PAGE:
Local Atlanta band, O’Brother, released their debut rock album, Garden Window, Nov. 15. The Profile caught up with Tanner Merritt, the band’s lead singer, and talked about being heard, missing home, and passing kindness on.
You guys like food a lot!
Oh, yeah! Well Anton runs the twitter and he likes to cook a lot. He’s a really good cook. But yeah, all of us like food for sure.
As a southern California girl I have to ask if you guys have been to Tommy’s and In N’ Out? Because you’re in Anaheim right now, right?
Yeah, yeah we’re in Anaheim right now. Yeah, but we’ve been to In N Out several times now.
So as far as I’m concerned Garden Window has been a really long time coming for O’Brother. What is this album about for you?
I guess it just kind of sums up this year and a half of our lives. Being away from home for long times. Trying to make things work.
As much as this album is ambient, it’s also tender and open and crystal clear—there’s one song that has really knocked me out, which is Cleanse Me. The last time I was this emotionally effected from a piece of new material was probably Civilian—the Civilian record from Wye Oak.
Wye Oak. Have you heard of them?
No, I’ve heard of them, but I haven’t heard them.
It’s a very good record. I recommend it. But can you tell me a little bit more about the background of this song?
On our EP most of the songs are sort of like that. They were really dynamic. We tried not to do that so much in the new record. We decided that we’d just do one song that was over the top. So it ended up being really long, really dynamic emotional stuff. We’ve been working on it on and off for like a year and a half. Then we finished it in a way that we were all happy [with].
In that song also you say—or you sing—“I will be heard”—
It caught my attention. It got me thinking about how everybody has something to say—even when they don’t say anything at all—
Everybody wants to be acknowledged and validated—I think.
As the singer of O’Brother, what do you get out of being heard?
Well, I think, everyone wants to think that what they think, or what they have to say is important to other people somewhere down the line. Especially when you’re trying to reach a broad audience. There’s a frustration of sometimes thinking, “Does what you say have any effect on anyone anywhere?” For me it was just kind of desperate frustration.
What has inspired you most in terms of writing lyrics? And I know the band co-wrote everything [on this album].
Everything! I feel like lyrically it just comes from everywhere. It comes from conversations you have with people. Anything you may have read—[the] newspaper, book[s]—it literally comes from everywhere.
In an interview conducted with Josh Seech from We Out Here Magazine you were quoted as saying “Going into it, I had no idea how much work and what kind of sacrifice there was going to be.” So what sacrifices have been made for you? What sacrifices were you talking about?
For two years straight we’ve played a hundred or more shows each of those years. It’s a lot of time away from home. All of us have family that we’re close to back home, or girlfriends. Our bass player, Anton, is engaged. I guess no one really thought about that—and no one would rather be doing anything else. There are certain sacrifices with each individual’s personal life but I definitely think it’s worth it to live this sort of lifestyle.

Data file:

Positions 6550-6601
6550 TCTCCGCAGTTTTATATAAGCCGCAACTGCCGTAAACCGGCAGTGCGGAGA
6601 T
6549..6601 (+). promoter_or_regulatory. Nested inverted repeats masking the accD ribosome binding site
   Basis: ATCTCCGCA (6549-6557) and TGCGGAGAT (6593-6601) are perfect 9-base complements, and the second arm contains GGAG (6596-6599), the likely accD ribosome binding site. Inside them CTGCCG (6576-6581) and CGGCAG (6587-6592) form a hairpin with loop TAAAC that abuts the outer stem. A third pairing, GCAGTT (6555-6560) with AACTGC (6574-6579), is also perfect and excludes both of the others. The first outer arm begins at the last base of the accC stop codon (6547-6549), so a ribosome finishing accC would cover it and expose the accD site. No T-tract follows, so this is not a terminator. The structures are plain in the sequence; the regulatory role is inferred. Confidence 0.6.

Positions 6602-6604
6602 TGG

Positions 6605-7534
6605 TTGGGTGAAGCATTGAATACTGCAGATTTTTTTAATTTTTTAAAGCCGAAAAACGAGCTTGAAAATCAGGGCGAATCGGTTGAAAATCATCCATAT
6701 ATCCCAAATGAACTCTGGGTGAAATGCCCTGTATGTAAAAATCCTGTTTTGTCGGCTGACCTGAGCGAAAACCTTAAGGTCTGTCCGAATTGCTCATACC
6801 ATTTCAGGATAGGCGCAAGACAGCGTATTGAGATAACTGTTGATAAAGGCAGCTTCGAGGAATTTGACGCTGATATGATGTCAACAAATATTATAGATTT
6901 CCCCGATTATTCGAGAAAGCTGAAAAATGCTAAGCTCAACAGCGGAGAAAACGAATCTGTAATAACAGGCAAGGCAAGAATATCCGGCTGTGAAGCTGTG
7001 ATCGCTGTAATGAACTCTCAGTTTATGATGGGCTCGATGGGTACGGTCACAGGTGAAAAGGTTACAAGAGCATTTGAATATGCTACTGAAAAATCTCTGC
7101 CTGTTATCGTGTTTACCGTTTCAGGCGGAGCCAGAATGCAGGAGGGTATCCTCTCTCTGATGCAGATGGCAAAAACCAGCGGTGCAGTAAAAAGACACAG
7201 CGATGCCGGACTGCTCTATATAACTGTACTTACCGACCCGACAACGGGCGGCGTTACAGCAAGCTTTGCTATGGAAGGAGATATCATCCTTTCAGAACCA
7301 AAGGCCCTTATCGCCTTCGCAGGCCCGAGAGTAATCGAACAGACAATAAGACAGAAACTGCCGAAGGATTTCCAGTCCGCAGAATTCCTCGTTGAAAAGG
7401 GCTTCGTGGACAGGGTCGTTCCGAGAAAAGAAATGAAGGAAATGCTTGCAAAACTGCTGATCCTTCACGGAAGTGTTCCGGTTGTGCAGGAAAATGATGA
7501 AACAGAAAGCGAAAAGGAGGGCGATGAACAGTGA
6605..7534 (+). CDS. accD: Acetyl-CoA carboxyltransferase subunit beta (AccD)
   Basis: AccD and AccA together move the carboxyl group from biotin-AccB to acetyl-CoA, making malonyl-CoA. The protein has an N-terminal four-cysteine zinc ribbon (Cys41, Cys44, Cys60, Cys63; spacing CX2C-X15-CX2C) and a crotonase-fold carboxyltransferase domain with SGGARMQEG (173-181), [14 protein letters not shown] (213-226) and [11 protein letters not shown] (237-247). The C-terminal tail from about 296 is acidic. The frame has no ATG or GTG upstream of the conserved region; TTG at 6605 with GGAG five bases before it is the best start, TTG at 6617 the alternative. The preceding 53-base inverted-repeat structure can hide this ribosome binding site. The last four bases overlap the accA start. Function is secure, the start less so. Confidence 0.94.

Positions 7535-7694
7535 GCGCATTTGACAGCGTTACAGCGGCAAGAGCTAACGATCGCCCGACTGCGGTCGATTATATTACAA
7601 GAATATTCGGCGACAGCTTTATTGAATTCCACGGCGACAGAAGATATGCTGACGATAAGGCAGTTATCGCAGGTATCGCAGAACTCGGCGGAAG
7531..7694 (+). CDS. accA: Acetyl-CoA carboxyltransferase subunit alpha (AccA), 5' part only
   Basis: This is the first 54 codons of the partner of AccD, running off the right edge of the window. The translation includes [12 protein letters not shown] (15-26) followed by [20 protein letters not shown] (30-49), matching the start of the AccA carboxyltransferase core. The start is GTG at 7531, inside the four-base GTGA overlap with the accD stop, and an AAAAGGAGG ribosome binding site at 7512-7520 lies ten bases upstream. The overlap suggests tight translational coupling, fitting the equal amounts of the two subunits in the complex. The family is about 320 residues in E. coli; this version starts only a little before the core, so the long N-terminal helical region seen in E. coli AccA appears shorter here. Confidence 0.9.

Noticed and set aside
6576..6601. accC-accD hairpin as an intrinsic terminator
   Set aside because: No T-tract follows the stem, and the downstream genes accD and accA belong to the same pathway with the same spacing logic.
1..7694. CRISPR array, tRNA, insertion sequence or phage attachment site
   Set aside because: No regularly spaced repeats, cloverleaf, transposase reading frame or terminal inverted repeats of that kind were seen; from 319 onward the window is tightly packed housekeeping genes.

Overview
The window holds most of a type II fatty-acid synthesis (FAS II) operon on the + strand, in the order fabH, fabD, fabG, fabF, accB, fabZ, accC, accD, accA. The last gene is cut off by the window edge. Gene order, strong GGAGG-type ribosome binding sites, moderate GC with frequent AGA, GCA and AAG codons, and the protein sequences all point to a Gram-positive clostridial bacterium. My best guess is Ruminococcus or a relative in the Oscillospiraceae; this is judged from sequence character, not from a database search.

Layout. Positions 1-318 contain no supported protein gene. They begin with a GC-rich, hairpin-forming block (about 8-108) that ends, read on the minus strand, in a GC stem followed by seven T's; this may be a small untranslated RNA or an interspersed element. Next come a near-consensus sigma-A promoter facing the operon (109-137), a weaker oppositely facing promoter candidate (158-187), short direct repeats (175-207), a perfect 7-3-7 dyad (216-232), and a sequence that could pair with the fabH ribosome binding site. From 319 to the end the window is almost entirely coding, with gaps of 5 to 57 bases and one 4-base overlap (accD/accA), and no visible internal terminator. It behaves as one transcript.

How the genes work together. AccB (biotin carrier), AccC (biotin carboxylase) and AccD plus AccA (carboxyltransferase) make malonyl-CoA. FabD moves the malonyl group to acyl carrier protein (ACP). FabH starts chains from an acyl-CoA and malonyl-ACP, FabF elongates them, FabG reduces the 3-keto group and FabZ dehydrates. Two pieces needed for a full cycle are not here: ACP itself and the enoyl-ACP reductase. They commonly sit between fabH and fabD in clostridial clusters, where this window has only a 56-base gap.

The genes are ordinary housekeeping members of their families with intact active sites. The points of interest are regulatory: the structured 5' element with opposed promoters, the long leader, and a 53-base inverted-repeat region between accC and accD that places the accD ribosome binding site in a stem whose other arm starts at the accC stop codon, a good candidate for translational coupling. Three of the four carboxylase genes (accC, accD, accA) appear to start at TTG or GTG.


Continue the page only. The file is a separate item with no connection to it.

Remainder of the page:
And where do you call home? Do you still live in Georgia?
Yes. I live right off of Ponce [de Leon Avenue, a major street in Atlanta, Georgia].
According to O’Brother’s biography on Facebook “Relationships with family, friends, and significant others altered dramatically due to touring”. So how did your own relationships outside of the band change?
Basically everyone we were close to, we just had to get used to being away from each other, you know? Like seeing our families not too often and communicating on the phone all the time is not the most ideal of all circumstances. You just have to reevaluate and restart your relationship with a person.
Has there been anybody in particular that its’ been really hard with? Like your best friend or your girlfriend or parents?
Yeah, actually all of the above.
So Anton and Johnny are brothers. After being together for five years do you feel like O’Brother has become sort of like a band of brothers?
Yeah, definitely. It literally is like family. I have a little brother and a little sister, and it feels like being with them growing up.
Do you feel like music has saved your life?
Yeah. Well, maybe didn’t save my life, but it gave me a purpose. Music was always around. My parents played music growing up. It’s kind of all I ever really wanted to do. I don’t really know what I would be doing had that not been the number one option.
What music have you been listening to lately?
Strangely enough, I guess I kind of go through seasons and stuff. All of my stuff’s been normal lately. I’ve been listening to a lot of Blonde Redhead.
Also, you guys have obviously toured with Thrice and Manchester Orchestra. What do you think about the possibility that you may one day be the headliner, and another band will be the opening act? What do you think about becoming big?
It’s everyone’s dream. I hope it happens. I hope someday that we’re able to do the same things that those bands have done for us. Those bands have kind of taken us under their wing and treated us very kindly.
Yeah, it really seems like your circle is just a big family.
Yeah, it really is. It really is. I hope—truly hope—that we’re able to do that for bands one day.
Tip Top Tracks: Lo, Poison!, Clense Me
Buy Garden Window on itunes.